Millions (of rupees)
White’s Chicken is one of those restaurants I rarely hear or even talk about, being kind of lost. The marquee sign has always said “Delivery” in those small black block letters, with the iconic red arrow pointing towards the entrance. I had never eaten at White’s Chicken in my city ever, that is until today for some special reason. The food there, especially the main course chicken, is very authentic and fresh, maybe even more so than KFC. It’s an old restaurant, dating back to the early 20th century, and has been on that same corner for as long as I can remember, right across from the Dunkin’ Donuts. It’s a small and modest eatery, seating only about twenty with the kitchen area behind the service counter in plain view. The only other time I went into that place was to get a job application. I’m surprised that this place is still in business with it looking so down and empty all the time (according to my eyes) but they also have catering which helps bring in a lot more money.
The place is mainly served by one waitress, who today looked like she would have to work two jobs in order to make enough money to make ends meet.
White’s isn’t ancient but it may as well be with it being stuck in a perpetual time warp of the early progressive era. The walls and decor clearly scream 1920s.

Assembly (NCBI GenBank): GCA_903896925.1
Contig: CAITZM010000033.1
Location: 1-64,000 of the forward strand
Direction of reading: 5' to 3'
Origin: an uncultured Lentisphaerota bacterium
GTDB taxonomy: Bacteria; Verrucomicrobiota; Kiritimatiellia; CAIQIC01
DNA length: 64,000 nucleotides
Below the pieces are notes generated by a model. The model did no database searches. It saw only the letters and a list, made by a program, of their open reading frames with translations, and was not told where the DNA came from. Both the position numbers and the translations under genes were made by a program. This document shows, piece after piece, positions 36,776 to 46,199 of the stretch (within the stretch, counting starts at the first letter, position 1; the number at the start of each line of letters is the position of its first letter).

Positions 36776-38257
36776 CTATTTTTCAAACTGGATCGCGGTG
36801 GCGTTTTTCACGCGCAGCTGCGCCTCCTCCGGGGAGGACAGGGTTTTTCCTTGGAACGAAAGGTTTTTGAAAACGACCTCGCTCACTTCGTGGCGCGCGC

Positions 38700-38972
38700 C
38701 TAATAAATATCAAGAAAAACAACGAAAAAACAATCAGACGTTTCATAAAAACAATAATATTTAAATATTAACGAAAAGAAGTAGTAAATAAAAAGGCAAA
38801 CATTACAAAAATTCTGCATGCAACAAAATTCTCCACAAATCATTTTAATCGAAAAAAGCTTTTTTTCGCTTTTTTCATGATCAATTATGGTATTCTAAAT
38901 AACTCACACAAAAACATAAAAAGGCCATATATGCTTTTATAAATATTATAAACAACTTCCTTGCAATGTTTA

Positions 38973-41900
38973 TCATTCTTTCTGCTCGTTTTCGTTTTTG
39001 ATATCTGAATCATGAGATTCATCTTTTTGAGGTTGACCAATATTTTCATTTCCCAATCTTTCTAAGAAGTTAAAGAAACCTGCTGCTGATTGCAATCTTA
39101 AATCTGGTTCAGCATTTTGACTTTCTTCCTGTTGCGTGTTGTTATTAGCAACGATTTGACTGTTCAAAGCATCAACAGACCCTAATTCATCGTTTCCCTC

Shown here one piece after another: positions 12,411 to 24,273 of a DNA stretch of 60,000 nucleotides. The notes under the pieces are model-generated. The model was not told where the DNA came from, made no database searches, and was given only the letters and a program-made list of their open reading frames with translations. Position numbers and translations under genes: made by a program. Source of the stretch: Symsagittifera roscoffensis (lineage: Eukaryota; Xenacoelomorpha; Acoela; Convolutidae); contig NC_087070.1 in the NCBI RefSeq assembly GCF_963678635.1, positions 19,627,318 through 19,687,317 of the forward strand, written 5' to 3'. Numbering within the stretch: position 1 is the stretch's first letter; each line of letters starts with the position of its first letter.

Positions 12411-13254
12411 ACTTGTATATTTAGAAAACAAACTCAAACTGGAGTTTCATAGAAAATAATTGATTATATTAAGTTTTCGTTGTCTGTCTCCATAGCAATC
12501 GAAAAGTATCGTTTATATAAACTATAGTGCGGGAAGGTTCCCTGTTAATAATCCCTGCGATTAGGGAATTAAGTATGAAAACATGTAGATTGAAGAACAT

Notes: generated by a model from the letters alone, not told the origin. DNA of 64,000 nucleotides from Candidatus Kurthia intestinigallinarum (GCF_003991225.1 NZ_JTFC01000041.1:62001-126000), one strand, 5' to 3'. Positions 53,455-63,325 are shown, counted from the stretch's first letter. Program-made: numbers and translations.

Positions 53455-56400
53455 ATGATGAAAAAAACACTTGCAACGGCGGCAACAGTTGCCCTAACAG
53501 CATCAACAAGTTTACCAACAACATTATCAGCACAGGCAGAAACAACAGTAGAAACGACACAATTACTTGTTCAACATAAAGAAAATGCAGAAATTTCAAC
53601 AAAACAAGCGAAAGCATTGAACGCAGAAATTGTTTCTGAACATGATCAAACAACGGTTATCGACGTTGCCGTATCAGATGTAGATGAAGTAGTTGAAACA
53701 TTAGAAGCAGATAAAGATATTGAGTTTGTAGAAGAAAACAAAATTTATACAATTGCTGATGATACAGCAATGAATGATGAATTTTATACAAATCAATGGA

Excuse another one of my classic puns.
The revolt is set
The crowd is ready to rush in
Order will be torn apart
The onslaught of the inevitable sin
Grab your guns, grab your armor
It’s going to be a real dogfight
To defend our rights, uphold our honor
The uproarious hysteria filling the night
Anti-government, rise against the machine in full bloom
Not holding back, the tank turrets go BOOM!
At the end of it all, the battlefield lay strewn
Over a thousand souls exhausted, the painting of DOOM
And now the power rests in the hands of the victorious few
A wartorn flag is planted in the cold hard blue
The New Order has risen, salute and respect us now
Until the fallen have their revenge, for the kings and queens they bow
Inspired by listening to “Uprising” by Muse, which got me pumped up today, as all songs by Muse do. They are one my favorite bands of all time. I was going for a power walk today, listening to a set of my favorite songs through my headphones, when this great song came up, instantly having a powerful effect over me. I can instantly trust that I’ll like any of Muse’s songs that play on the radio or I play on YouTube, which I was doing today. The album The Resistance, which includes, “Uprising”, won the Grammy for Best Rock Album in 2011 and I can’t argue with the selection. There’s a real sense of urgency with the these lyrics, the powerful motive to rise up and revolt against governmental control and other organizations such as Scientology.
The Cubs are going to win, you bet your lucky stars
The Curse is going to die this year, the most ridiculous thing by far
All these years they’ve been dreamin’ only to come up short
Now Chicago’s north side will endlessly celebrate, sadness is no more
The Billy Goat force thought it could win again
But the true talent of the Cubs would not give in
Your springboard to your greatest heights
All posts copyright 2013–2016 by Mark Aldrich.